The State of Qatar has issued a new law concerning the
privacy and protection of personal data, law no. 13 of 2016
(the Law). While it is not yet in force, it is anticipated that
it will be published in the official gazette soon and will come
into effect six months later.
The Law extends to personal data processed electronically or
obtained for electronic processing, or processed through a
combination of traditional and electronic processing methods.
It does not extend to private processing of personal data or
data collected for establishing official statistics.
The Law grants certain rights to individuals including the
right to give or withdraw consent for any processing of their
personal data. An individual also has the right to review their
personal data being stored, and to request any modifications to
The Law places a heavy burden on the data controllers and
processors to ensure that the personal data is handled with
care and is protected from any loss or unauthorised disclosure.
It directs the controllers to inter alia (i) review
the data privacy procedures; (ii) train and raise awareness
among processors; (iii) ensure effective management of personal
data; (iv) use proper technology, and; (v) maintain
Added protection is afforded to personal data of a private
nature. Such information can only be processed after obtaining
permission of the relevant department of the Ministry of
Transport and Communications (MTC). The owners and operators of
websites for children are also obliged to make adequate
disclosures on their websites and obtain permission from
parents before their child's information can be processed.
Direct marketing through electronic communication to
individuals without obtaining their advance consent is
Notwithstanding the above, exemptions are given under the
law which allow the competent authority or the controllers to
process personal data without compliance with certain
provisions. Some of the exemptions are: (a) the protection of
national or public security or international relations or
economic or financial interests of the State; (b) for the
prevention or investigation of a crime; (c) execution of a task
related to public interest; (d) purposes of scientific research
for public interest (e) upon an official request from the
investigation authorities or court of competent
The Law prescribes high financial penalties for
non-compliance or legislative breaches. The penalties will
range from QAR 1 million ($274,634) to QAR 5 million. However,
it is notable that imprisonment is not a prescribed sanction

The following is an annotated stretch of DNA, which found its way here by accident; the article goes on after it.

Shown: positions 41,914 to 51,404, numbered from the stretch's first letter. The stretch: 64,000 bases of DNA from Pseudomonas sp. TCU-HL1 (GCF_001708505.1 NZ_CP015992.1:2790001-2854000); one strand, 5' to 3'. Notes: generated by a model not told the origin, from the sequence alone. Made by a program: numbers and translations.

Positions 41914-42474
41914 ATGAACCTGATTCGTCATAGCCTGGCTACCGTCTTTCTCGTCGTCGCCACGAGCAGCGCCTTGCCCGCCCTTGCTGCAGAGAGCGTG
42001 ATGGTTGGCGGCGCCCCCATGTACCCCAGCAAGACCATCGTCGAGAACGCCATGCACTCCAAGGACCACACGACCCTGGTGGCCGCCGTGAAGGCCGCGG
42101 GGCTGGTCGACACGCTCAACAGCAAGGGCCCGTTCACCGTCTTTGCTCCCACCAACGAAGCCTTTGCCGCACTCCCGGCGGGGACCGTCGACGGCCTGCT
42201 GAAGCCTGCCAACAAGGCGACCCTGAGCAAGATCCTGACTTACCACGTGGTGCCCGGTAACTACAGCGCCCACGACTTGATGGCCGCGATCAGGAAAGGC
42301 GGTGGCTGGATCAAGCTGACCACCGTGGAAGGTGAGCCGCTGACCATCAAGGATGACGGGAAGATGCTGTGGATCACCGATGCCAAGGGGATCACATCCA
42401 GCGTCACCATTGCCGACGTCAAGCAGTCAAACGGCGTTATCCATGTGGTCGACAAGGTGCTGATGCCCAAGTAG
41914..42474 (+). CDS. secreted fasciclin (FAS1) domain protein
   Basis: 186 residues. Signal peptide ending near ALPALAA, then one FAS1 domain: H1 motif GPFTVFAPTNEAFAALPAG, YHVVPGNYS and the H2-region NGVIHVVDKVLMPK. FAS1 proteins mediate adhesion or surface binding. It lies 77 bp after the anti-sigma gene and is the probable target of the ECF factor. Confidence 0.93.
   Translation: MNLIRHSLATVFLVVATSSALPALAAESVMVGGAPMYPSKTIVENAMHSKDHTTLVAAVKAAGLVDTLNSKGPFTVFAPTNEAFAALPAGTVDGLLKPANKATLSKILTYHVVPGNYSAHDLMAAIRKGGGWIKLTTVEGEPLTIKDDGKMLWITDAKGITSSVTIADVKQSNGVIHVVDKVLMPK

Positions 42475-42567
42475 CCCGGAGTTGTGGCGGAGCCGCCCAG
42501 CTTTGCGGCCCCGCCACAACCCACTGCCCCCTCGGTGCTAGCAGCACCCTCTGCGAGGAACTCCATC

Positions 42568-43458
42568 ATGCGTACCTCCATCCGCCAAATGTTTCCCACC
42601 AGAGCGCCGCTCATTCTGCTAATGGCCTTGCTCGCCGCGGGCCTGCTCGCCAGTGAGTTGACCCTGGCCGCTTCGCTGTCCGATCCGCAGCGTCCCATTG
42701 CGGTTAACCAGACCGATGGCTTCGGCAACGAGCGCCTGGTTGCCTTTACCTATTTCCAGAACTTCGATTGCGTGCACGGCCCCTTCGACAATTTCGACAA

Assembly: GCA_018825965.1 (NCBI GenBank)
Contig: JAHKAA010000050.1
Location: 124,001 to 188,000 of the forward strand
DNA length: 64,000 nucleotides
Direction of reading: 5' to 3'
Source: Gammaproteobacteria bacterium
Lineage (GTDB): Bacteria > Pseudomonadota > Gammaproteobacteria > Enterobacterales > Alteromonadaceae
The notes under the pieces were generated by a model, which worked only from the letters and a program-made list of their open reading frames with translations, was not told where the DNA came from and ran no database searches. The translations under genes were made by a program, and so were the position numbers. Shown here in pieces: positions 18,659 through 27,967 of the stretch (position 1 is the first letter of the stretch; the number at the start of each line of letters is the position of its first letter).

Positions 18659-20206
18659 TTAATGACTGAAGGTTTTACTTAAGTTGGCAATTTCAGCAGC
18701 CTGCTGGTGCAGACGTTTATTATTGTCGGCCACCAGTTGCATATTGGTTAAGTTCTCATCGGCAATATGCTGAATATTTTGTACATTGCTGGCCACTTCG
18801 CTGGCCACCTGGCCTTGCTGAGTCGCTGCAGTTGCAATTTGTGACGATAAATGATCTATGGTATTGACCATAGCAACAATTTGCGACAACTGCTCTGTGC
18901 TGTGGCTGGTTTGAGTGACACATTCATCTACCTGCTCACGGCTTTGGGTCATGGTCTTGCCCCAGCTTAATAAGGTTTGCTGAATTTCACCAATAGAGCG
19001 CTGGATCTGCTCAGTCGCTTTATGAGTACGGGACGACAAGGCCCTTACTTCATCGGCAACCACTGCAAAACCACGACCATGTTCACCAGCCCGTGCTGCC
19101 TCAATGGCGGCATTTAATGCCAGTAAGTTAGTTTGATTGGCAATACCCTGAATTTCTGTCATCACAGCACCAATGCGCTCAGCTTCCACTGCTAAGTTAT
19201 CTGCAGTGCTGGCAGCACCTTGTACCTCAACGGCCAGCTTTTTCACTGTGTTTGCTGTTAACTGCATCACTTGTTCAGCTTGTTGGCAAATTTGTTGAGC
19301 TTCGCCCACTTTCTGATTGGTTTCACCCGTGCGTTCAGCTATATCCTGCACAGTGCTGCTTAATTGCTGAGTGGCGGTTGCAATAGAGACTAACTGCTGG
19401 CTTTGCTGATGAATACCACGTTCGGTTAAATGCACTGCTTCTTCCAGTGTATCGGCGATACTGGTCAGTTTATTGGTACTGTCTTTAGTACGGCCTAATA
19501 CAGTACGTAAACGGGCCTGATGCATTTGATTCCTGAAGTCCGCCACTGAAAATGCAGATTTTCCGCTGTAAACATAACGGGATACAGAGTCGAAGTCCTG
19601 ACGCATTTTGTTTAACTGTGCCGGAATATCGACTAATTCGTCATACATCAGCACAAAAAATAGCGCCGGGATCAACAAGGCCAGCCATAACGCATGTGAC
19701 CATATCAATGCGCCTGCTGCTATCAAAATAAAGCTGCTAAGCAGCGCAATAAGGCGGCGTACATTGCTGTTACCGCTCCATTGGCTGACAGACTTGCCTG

under this law.
Impact on the Qatari financial sector
The Law may cause some practical difficulties for the banks,
either due to lack of clarity or to its subjective nature. To
identify a couple of examples: QCB has instructed the banks to
retain customers' information for at least 15 years. However,
the Law allows individuals to demand the deletion of their
personal information once the purpose has been fulfilled. This
inconsistency may result in non-compliance by the bank with the
QCB instructions. Another example relates to the Know Your
Client process undertaken by the banks. During this process,
certain personal data of a private nature may be gathered.
However, according to the Law, this information may only be
processed after obtaining permission of the MTC. It is not
clear whether the banks would need a blanket approval from the
MTC or whether permission would have to be sought specific to
each case. This may be a cumbersome process for the banks.
Moreover, banks are allowed to outsource certain non-core
functions to service providers, provided that adequate controls
and guidelines for risk mitigation are in place. This
outsourcing can help with cost reduction, improvement of
services, or saving time for the bank's main services. However,
it seems that the Law places an additional obligation on the
banks to ensure that the data obtained meets the lawful
purposes and is processed in accordance with the law.
Banks may also have to revisit their marketing and
promotional activities. Activities such as email updates or SMS
marketing may not be possible under the Law. The practical
risks remain unclear at present, as the relevant section in the
Law is broadly worded and remains open to interpretation.
Recommendations for banks
Before the law is effective, banks should consider taking
some precautionary steps:
- raising awareness internally and among
their service providers;
- reviewing internal documents to ensure
compliance with the Law;
- conducting internal trainings to ensure
the relevant departments are able to address customer's
questions or concerns regarding their rights under the
- conducting training for data processors
and revisit internal risk assessments and mitigation plans;
- revisiting banks' and the service
providers' security measures to protect customer data.